Walk Down Sidewalk, With Caution And Diligence

Amazon Sidewalk is coming to your home, if your home contains smart devices relying on wi-fi and Bluetooth for network services. And if your company’s cyber risk footprint extends to a remote workforce located in homes and apartments with smart IoT devices like Ring and Echo, you have some work to do to assure you are actively managing the cyber risks associated with this new technology. Let’s unpack this a bit.

What Is Amazon Sidewalk?

Simply, Amazon Sidewalk creates a network using Bluetooth to extend the working range of low-bandwidth, power, smart devices proximate to a home’s wi-fi router. For example, if you have outdoor security cameras that could lose connection to home wi-fi due to distance, Amazon Sidewalk helps those devices stay online.  Amazon Sidewalk uses Bluetooth Low Energy (BLE), a 900 MHz spectrum, that is also used by emergency services via radio. Sidewalk’s server will use about 80Kbps of a home’s wi-fi bandwidth to act as a bridge to other Sidewalk users to manage their smart home devices. By design, this network of bridged wi-fi connections, (your own home’s plus any others with Sidewalk enabled) could enable extension of a home connection by a half mile. And since enabling Sidewalk enables this sharing, there will be sharing of encrypted traffic through known and unknown slices pared off from other “participants”.

Are There Security Issues To Address?

Well, Sidewalk security, as described in Amazon’s Sidewalk Privacy and Security Whitepaper, seems to be relatively robust and thought through. There are some foundational assumptions inherent in its methods I think bear closer scrutiny and cause for concern if your critical operating resources are now being utilized through work-from-home (WFH) staff during this pandemic. Also, according to Amazon, Customers who own Sidewalk-enabled devices will know they are connected to Sidewalk but will not be able to identify which Bridge they are connected to.”[1] Keep in mind that domestically at least, this update will be distributed with a default of “on”.  So once the update is installed, Sidewalk will be running unless users take specific action to disable it.

Sharing Public Profiles is Fine

Well, they are named public profiles, aren’t they?  How many people have examined what’s in them, or their Amazon sharing settings to know if these have been made public. Names, wish lists, and the like, and if home users have linked Facebook to them so Amazon can use Facebook content to suggest purchases, or to share Amazon wish lists to Facebook so family and friends have hints for their own gifting, well, that’s ok, right?  Maybe in a working world where work and personal home lives were clearly separated.  But these bits of data, together with blended, shared bandwidth connections creates a rich field for potential phishers and other threat actors. These data could be used to create phishing attacks with enough accurate detail to foster trust from otherwise diligent and careful staff, leading to successful intrusions to your protected infrastructure.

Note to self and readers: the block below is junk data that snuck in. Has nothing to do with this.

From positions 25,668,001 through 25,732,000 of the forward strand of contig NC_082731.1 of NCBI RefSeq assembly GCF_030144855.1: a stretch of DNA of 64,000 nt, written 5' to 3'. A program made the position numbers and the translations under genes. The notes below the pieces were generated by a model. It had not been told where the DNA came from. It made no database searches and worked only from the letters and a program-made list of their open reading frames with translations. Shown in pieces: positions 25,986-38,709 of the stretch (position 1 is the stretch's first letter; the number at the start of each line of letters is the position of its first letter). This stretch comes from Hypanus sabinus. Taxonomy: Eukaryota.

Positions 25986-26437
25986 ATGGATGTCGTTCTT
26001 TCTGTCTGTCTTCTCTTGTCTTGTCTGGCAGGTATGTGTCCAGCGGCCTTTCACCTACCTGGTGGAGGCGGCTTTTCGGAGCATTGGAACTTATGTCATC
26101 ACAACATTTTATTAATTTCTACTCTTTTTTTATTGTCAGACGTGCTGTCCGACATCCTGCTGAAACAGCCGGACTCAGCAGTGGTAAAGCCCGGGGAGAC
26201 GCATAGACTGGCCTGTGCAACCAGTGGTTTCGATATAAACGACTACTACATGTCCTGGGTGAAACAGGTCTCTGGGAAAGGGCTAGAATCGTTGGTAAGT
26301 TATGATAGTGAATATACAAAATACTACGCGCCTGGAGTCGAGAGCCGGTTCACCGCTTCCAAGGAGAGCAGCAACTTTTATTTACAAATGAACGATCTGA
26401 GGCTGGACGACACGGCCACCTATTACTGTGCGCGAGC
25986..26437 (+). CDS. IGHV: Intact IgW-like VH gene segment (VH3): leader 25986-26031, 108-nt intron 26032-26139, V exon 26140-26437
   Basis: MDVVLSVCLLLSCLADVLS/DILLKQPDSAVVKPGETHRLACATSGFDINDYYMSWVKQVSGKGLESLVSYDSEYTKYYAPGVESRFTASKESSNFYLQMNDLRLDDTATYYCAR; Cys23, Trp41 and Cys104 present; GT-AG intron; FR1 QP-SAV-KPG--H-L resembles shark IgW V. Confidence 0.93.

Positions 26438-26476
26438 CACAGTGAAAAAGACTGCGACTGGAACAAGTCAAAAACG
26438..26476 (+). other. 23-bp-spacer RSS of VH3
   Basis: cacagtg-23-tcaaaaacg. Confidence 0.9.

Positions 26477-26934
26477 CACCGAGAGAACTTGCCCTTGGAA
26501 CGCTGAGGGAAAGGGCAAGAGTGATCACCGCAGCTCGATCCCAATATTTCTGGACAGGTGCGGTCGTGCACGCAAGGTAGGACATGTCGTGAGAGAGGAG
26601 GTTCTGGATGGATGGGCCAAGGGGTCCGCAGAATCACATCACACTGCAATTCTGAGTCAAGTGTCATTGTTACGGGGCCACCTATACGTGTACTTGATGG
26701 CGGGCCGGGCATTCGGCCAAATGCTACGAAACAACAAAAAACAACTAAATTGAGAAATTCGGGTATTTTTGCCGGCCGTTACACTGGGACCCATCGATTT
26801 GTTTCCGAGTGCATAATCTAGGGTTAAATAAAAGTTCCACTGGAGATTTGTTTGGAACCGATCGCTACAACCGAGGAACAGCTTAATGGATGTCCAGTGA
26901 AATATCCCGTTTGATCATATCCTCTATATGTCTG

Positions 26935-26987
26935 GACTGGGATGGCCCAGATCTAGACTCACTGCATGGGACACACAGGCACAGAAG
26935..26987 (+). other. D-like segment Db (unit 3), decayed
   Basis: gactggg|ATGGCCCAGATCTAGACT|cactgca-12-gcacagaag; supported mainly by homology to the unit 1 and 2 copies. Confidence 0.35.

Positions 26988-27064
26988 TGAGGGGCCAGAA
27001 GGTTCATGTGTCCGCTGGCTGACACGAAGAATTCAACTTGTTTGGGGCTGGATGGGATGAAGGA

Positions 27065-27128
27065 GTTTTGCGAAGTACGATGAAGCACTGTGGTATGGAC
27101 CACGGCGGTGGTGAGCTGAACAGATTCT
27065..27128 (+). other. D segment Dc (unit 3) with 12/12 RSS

Your Net or Another’s?

Creating something of a mesh network assembled through small slices of many proximate, independent WIFI instances sounds reasonably safe if the traffic is encrypted, as Amazon assures. Think of a hallway containing a number of locked doorways.  The hallway is secure.  But one must wonder, what about the entryways to that secure hallway.  Sidewalk assumes that if it encrypts the data coming into its blended network, all is fine.  But it’s not possible to know what other networks are participating or how they have been configured.  Your WFH staff cannot monitor or control how their neighbors are managing their WIFI routers, whether they are relying upon default passwords or have enabled source point encryption. Their participating routers might be affording relatively unprotected gateways into your WFH staff’s local WIFI serving as a trusted pathway to your infrastructure. This may confound your best remote device management strategies and dramatically expand your potential cyber risk footprint beyond what you may be able to know, detect, or control.  That is a situation you strongly want to avoid.

The Endpoints Are An Achilles Heel

Securing the tunnel is essential, but if the participating endpoints supported and joined to this expanded network of strangers are poorly managed or compromised to start, the security of the whole collapses rapidly. There have been countless reports and incidents of home baby monitors, door cams and other IoT devices being hacked and compromised for malicious purposes.  Security is a chain, and like all chains, the weakest link defines its overall integrity. How often do homeowners change the default configurations of the wireless routers installed by major cable providers?  Often the assigned passwords to these devices, sometimes assigned unique values as part of initial installation, are left unchanged. Those same trusting or indifferent practices also extend to each of the smart devices becoming more present in homes. Most mobile device management (MDM) software does not extend to the personal home IoT devices that may be present. While your home workers may be diligent, careful, and rigorous in their adherence to your best security practices, their efforts will be for naught if connected, even periodically, to unknown devices from unknown networks with unknowable intent or security.

Guidance For Your Remote Enterprise

First, and foremost, you should review your exposure, the potential risk specific to your situation, and establish a clear policy.  This is foundational.  How you do that is important too!  If you’ve recently completed a risk assessment, look at the controls, risks, and threats associated with a risk footprint that extends to some or many of your staff now operating remotely. Specifically, pay particular attention to some of these control points:

  • Implement Mobile Device Management (MDM) software
  • Use VPN’s for all work from home (WFH) staff
    • Expansion of VPN resource capacity
    • Tightening of VPN configuration guidelines to minimize potential DNS leakage
    • Communication and education for WFH staff on how to engage and manage VPN services
  • Replace default passwords in all home VPN connected devices, including vendor-provided routers or repeaters